If you don’t have a fixed address you’re definitely outside of the mainstream. People tend to look at you sideways when you struggle to answer the question “Where are you from?”
If you’re not full-timing but curious about the lifestyle, these quirky things about full-time RVers give you a glimpse into the nomadic life – and maybe inspire you to give it a try.
Full-timers don’t wear a “nomad” label on their sleeves. But in day-to-day conversations with strangers, when we struggle to find an answer to“Where are you from?” we seem a little odd.
It takes a few minutes to explain why you’re struggling with that and immediately puts you in the spotlight. Whether you’re at a campground or in the supermarket, if your nomadic lifestyle is brought to the attention of a curious stranger, he or she will probably want to know a few things. For example:
Are you rich or something? Did you win the lotto?
People assume that full-time RVers travel constantly, are always on vacation, and do nothing all day but lounge and sip white Russians at the RV park’s pool.
The truth is that we live our lives just as most people do. If we’re too young to retire, we work. Sometimes it’s on the Internet and other times it’s in a campground, a warehouse or seasonal job.
Retired full-timers have more free time, but they’re usually no more extravagant in their choices than “normal” people. Some full-timers have money in the bank, some do not. Our financial situations are just as diverse as any other segment of society.
That’s why answering the inevitable question how much money do you need to go full time? is impossible. It’s different for everyone.
How do you live together in such a small space?
Modern couples typically have different careers that keep them apart all day. When retirement happens, it’s understandable that living in a small space could be frustrating for each person.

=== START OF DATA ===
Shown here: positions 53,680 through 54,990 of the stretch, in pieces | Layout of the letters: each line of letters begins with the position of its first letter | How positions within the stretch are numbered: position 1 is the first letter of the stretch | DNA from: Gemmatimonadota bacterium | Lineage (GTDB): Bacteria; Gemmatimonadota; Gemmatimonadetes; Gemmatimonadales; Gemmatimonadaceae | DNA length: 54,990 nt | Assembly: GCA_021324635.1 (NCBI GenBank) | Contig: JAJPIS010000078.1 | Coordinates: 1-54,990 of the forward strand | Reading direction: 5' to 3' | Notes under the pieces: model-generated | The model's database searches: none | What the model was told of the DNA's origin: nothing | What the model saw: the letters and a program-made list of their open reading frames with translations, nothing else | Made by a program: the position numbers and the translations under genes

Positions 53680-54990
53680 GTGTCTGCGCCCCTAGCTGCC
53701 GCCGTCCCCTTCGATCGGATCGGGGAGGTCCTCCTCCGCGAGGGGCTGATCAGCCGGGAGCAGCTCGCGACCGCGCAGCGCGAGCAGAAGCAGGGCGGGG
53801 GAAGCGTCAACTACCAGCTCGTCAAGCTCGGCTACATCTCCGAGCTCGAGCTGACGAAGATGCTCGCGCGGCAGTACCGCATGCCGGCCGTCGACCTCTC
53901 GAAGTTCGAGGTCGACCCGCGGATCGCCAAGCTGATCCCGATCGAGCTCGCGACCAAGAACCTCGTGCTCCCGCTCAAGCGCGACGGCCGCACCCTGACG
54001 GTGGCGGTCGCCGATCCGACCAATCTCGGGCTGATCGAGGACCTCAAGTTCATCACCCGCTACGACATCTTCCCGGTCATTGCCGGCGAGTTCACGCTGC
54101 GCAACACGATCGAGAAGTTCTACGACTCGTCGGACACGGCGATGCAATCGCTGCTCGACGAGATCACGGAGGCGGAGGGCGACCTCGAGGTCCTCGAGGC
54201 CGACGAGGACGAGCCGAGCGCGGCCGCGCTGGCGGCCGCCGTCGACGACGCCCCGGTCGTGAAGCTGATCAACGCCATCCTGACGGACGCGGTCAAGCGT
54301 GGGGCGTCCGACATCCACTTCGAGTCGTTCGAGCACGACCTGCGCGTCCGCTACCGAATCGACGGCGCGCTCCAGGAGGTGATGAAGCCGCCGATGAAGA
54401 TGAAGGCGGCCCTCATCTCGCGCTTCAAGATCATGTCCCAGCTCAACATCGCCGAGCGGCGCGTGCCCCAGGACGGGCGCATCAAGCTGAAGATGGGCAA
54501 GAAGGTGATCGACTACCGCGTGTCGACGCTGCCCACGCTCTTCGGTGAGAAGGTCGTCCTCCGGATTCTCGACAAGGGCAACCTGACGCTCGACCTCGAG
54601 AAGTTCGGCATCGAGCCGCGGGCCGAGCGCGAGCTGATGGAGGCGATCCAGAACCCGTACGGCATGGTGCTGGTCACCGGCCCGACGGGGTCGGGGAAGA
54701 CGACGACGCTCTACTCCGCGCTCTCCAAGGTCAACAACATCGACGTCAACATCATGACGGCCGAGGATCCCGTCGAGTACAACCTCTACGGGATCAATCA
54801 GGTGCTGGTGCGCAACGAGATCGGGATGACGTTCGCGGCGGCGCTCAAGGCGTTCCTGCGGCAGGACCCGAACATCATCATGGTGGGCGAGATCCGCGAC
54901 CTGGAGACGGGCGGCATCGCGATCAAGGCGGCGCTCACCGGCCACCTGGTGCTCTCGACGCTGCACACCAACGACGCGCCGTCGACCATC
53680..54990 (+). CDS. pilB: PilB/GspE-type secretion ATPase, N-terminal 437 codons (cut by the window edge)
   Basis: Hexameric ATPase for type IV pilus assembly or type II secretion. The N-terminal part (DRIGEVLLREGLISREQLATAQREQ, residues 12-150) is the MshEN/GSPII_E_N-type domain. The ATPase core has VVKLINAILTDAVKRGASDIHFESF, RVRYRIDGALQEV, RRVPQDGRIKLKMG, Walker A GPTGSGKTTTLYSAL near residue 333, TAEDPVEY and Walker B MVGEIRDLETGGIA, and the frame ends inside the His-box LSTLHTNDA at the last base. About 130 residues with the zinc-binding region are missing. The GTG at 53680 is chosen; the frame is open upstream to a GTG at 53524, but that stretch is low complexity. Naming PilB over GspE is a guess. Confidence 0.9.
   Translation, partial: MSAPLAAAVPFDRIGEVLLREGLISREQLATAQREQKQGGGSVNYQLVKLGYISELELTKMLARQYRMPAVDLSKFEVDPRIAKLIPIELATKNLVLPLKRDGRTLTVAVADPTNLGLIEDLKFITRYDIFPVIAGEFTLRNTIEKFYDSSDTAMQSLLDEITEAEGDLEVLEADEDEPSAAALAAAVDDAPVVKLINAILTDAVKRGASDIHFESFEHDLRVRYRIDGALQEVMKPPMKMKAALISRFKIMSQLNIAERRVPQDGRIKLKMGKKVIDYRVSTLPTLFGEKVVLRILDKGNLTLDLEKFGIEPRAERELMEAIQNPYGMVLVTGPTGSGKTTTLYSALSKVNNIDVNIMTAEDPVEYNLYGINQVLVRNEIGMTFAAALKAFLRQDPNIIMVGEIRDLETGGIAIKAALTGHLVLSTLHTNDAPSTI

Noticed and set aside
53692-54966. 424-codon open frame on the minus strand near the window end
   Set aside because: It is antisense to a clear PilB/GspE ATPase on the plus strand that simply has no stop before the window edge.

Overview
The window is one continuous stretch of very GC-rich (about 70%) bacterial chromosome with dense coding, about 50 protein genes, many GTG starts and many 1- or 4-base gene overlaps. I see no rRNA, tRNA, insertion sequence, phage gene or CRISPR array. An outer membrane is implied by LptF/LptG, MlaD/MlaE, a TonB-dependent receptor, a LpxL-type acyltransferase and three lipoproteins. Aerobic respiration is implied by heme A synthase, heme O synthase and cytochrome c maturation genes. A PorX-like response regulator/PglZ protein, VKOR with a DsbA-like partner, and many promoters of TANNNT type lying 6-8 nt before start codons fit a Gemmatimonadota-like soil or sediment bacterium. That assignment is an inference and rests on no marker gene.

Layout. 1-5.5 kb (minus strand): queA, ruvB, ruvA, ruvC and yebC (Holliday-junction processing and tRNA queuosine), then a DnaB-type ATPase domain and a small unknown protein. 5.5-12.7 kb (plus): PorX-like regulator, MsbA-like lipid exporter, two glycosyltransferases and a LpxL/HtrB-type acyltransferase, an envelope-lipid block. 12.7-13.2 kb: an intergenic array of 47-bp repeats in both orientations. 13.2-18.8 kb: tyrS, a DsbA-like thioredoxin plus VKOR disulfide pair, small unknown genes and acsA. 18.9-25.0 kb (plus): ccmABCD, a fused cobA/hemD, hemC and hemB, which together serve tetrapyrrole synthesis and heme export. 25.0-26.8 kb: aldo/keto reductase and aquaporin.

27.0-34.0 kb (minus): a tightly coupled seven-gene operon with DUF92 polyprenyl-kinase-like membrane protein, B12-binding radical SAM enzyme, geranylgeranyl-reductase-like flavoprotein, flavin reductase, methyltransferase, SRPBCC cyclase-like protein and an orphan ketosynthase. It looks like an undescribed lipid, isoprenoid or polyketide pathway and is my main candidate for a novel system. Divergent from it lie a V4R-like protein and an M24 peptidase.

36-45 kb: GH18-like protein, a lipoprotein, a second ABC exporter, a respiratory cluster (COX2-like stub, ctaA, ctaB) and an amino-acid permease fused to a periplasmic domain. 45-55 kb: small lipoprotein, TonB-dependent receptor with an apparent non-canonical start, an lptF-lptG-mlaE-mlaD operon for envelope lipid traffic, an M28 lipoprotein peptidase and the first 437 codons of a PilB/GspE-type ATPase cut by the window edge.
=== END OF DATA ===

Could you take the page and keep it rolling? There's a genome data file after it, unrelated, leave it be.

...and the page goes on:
That’s the way most couples experience retirement, but not full-timers. Whether working or not, the tiny confines of a house on wheels forces couples to communicate more effectively than ever before.
Getting along in the RV takes practice but you either get along for the sake of traveling together, or you don’t.
When times get tough, if both people aren’t willing to negotiate the troubled waters in a fair and calm way, the full-time travel fantasy is over before it ever begins.
Where do you get your mail?
Even in our electronic age, many people still can’t imagine foregoing a daily visit from their postal courier. But after nine years of living without consistent mail delivery on the road, I’ll vouch that it can be done, effectively as I have found that there are two ways to get mail on the road.
Some full-time RVers who want to keep their original home state ask family members to forward their mail. Others like me choose a new home state and pay for a mail forwarding service. The final decision about where to call home usually rests with how much or how little a full-timers’ own taxes and insurance will be impacted.
Nobody said that full-time RVers always have it easy but current technologies provide more workarounds than ever before.
In future columns I’ll discuss more specific things about full-time RVers, like how we handle vehicle registration, jury duty, prescription drug deliveries and other routine chores that sticks-and-bricks dwellers don’t think twice about. If there are specific questions about full-time RVing that you’d like me to address, just ask!